Converting and conserving urban green spaces for educational community gardening

Hanna Burckhardt
Published: 03 March 2021
Last edited: 03 March 2021
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Prinzessinnengarten Kollektiv Berlin is a social-ecological urban agriculture organisation in Berlin. Our goal is to set low-threshold opportunities for environmental education and to develop urban gardens as places for community learning about biodiversity, climate adaption and sustainable living in urban spaces. We transform urban land into publicly accessible green spaces such as community gardens, environmental education spaces for local institutions and urban vegetable fields for the ecological production of food. Our team hosts regular community gardening sessions to enable public citizens to participate in the cultivation of plants, learn about the principles of regenerative agriculture and the importance of biodiversity.


West and South Europe
Scale of implementation
Green spaces (parks, gardens, urban forests)
Urban ecosystem and build environment
Food security
Sustainable livelihoods
Conflicting uses / cumulative impacts


Berlin, Germany


Prinzessinnengarten Kollektiv Berlin manages a 7.5 ha publicly accessible green space and operates a community garden where residents can participate in the co-cultivation of land. On-site we offer low threshold opportunities for participation open to everyone regardless of race, sex, age, ability or financial resources and set-up mobile urban gardens in public spaces such as schools, cultural and social facilities. The goal is to create green spaces in the city for people to meet, exchange experiences and participate in the co-creation of healthy green areas.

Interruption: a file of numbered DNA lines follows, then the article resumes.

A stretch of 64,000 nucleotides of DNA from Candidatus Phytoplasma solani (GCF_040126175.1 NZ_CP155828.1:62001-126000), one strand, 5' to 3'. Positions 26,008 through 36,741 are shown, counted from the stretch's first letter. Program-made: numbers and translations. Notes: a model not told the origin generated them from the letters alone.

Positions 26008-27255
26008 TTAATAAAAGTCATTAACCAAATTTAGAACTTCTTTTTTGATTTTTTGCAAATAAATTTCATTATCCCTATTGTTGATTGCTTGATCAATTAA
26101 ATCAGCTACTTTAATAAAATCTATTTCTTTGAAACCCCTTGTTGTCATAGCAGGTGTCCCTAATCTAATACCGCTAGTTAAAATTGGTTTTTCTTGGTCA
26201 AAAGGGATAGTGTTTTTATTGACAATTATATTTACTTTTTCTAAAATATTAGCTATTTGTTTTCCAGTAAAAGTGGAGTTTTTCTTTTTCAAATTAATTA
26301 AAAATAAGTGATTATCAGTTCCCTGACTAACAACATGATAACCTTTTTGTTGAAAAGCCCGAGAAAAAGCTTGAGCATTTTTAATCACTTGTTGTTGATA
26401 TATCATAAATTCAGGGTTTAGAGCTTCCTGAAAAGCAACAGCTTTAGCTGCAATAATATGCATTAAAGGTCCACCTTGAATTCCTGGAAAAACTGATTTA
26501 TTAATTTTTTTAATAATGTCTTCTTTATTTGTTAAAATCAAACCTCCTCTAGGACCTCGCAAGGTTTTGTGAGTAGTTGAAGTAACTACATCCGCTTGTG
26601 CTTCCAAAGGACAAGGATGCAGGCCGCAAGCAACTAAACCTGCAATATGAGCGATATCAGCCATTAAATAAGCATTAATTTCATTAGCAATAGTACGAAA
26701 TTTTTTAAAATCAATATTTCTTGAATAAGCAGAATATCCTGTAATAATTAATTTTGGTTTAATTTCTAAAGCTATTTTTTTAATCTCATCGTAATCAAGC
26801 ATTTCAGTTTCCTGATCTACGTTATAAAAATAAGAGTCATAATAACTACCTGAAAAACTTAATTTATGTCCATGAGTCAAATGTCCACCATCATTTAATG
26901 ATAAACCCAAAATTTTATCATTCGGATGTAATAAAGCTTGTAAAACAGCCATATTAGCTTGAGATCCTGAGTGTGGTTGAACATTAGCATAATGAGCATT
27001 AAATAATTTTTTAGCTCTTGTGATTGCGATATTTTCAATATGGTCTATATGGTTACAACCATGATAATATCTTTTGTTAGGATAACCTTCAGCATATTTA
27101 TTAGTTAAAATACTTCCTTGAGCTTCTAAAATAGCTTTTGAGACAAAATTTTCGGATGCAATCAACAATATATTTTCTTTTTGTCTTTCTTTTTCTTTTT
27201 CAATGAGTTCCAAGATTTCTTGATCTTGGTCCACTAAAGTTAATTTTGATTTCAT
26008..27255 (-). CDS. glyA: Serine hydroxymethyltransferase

Focusing on food production—including the hegemonic food production patterns worldwide—in relation to land use, soil degradation and intergenerational justice, we seek to educate people through hands-on regenerative urban agriculture (ecological cultivation of crop plants in the city) in a participatory manner. In open workshops we educate about the issue of food waste and encourage responsible, waste-free consumption through food preservation, storing or cooking with “waste food”. Overall we are providing educational workshops for multiplicators (teachers, youth trainers etc.) to share knowledge and practices about sustainable food production, soil management, material use, waste management and biodiversity.

Contributed by

Matthew Koehorst Greenpop, IUCN Urban Alliance

Other contributors

Hanna Burckhardt